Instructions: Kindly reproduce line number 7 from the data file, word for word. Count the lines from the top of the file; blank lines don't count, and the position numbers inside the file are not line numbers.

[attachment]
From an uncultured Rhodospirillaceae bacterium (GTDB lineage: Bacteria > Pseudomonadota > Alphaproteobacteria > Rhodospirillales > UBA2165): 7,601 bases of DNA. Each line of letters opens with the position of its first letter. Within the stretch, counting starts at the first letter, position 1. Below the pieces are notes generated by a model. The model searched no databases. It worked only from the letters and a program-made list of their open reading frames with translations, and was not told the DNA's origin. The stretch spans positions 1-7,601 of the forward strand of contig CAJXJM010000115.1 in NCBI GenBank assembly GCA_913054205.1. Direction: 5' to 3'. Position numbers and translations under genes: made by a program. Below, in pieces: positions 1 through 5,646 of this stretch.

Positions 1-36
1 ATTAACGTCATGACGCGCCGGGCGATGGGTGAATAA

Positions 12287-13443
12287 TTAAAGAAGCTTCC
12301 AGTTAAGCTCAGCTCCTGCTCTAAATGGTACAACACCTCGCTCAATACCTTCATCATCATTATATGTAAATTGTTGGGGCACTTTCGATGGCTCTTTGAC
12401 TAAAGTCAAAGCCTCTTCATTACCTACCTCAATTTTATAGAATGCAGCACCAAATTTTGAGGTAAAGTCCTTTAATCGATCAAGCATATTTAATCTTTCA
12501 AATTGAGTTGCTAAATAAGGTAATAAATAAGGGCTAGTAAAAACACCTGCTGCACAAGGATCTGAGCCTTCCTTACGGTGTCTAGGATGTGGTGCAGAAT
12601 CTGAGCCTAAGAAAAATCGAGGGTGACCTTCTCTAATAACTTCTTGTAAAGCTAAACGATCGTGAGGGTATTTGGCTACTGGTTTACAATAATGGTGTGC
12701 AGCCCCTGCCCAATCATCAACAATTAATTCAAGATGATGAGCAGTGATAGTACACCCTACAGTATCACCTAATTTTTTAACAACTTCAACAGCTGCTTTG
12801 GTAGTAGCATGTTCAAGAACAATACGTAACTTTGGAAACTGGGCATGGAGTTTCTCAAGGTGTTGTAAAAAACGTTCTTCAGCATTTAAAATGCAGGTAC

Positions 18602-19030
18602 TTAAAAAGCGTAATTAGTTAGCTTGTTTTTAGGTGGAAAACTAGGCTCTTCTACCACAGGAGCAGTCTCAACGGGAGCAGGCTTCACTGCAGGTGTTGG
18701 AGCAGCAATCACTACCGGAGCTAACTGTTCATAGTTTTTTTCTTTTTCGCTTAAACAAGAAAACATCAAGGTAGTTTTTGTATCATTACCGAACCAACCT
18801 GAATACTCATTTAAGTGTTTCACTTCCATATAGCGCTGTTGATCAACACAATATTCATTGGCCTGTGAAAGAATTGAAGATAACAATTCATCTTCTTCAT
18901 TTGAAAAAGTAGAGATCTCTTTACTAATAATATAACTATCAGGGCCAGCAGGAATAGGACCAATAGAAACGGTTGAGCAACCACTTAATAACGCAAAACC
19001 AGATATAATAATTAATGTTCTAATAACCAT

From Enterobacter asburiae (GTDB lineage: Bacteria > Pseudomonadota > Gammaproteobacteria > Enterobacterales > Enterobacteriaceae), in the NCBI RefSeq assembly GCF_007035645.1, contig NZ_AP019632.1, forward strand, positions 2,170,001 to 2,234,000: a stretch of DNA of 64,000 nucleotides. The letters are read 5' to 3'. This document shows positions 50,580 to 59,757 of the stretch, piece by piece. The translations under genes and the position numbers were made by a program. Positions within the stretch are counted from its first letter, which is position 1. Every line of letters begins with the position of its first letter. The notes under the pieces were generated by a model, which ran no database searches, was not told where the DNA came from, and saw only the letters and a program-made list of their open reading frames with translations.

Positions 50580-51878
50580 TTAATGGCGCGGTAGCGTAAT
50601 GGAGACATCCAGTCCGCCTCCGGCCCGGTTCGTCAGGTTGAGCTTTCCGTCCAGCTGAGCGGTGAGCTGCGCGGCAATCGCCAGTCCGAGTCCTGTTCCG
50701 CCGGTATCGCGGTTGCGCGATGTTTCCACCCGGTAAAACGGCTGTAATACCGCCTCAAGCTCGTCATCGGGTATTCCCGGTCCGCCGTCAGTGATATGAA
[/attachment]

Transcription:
12401 TAAAGTCAAAGCCTCTTCATTACCTACCTCAATTTTATAGAATGCAGCACCAAATTTTGAGGTAAAGTCCTTTAATCGATCAAGCATATTTAATCTTTCA